My purpose in responding to S.’s review of my monograph is not to disagree with his largely generous assessment. As someone familiar with the frustrations of this material, he fairly responds to the paradoxes in both my presentation and in the transmission of ancient commentaries on Persius themselves — and he too seems torn between the desire to provide an explanation and the recognition that no complete explanation is possible. He also rightly points toward the most promising next step in working on this material, to link the chronological and geographical evidence about the manuscripts with the internal textual evidence which I assembled. That is something about which S. himself is clearly better informed than I.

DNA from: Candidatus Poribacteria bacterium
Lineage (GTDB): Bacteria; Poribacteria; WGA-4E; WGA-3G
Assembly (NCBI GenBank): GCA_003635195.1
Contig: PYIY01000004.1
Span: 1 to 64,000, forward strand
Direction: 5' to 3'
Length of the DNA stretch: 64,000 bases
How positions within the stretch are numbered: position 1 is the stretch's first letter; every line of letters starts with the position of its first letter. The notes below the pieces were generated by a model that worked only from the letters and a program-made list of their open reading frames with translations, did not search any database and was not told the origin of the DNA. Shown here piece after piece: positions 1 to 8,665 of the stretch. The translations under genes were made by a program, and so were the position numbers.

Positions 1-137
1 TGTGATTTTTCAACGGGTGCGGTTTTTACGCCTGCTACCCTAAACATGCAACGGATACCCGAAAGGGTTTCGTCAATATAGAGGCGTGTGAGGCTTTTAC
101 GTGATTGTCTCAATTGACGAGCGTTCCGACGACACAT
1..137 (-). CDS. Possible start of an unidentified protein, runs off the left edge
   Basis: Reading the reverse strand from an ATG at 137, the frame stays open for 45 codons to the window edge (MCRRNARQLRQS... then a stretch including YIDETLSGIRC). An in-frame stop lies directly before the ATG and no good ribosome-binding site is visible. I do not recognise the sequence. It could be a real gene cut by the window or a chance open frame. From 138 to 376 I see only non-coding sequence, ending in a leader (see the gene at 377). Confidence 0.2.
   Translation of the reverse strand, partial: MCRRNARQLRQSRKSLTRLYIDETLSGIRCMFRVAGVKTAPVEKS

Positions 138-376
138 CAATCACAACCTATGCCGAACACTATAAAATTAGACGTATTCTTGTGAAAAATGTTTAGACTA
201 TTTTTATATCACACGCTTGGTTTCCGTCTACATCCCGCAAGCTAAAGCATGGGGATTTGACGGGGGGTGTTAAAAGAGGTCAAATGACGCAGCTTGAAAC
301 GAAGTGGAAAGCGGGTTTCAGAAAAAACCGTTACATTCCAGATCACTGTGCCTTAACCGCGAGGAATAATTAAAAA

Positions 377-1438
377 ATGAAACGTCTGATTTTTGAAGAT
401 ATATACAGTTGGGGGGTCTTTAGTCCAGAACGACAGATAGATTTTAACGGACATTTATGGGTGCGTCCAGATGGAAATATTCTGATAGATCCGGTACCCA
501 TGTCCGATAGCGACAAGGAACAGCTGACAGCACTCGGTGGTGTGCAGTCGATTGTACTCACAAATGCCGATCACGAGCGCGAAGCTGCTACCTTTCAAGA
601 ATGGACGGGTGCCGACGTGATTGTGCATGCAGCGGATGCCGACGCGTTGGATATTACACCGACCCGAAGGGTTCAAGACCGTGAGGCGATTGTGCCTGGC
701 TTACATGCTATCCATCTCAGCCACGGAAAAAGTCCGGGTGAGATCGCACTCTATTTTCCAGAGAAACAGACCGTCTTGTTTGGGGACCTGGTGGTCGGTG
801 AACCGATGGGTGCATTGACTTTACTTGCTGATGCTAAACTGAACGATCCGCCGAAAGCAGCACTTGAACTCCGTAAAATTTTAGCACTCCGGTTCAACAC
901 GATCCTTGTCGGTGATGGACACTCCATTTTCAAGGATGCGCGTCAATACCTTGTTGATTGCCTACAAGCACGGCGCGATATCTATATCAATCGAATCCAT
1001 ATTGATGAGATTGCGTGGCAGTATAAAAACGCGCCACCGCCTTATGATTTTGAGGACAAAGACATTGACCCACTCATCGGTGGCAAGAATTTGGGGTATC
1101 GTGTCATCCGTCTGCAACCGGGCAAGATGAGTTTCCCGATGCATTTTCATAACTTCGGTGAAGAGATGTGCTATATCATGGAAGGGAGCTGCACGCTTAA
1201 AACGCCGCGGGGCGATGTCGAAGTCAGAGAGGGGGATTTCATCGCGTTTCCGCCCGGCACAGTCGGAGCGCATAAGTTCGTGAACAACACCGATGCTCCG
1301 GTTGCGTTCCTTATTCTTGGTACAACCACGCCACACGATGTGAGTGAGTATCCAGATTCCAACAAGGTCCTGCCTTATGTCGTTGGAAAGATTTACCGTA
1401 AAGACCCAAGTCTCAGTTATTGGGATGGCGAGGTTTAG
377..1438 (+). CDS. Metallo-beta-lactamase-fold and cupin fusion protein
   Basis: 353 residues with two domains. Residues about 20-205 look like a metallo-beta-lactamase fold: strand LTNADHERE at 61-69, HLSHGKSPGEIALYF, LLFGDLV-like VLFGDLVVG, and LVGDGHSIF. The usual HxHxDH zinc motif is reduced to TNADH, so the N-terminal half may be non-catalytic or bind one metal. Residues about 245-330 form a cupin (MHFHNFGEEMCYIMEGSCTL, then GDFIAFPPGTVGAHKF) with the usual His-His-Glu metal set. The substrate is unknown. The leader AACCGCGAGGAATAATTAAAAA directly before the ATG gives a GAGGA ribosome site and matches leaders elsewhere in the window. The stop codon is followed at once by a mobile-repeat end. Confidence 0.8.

One correction, however, is necessary. In the opening paragraph of his review, S. says that I “rightly felt that Otto Jahn’s 1843 edition finally had to be superseded” and implies that the critical edition of the Commentum Cornuti prepared by Wendell Clausen and myself was undertaken at my initiative. Nothing could be further from the case. As I spell out in detail in the preface of my monograph, it was Clausen who first undertook the edition, and it was his diplomatic transcript of the Leidensis and collations of the Munich manuscripts that were the basis of the edition. I was very much the junior partner in this project, and concentrated (as the monograph makes clear) on the history of the text. While we jointly examined every word of the volume, the apparatus criticus itself was written by Clausen, who is a far better editor than I can hope to be. While we share responsibility for any errors and misjudgments, he deserves far more credit than I for the merits of the edition. That is only one of the reasons why I dedicated the mongraph under review to him.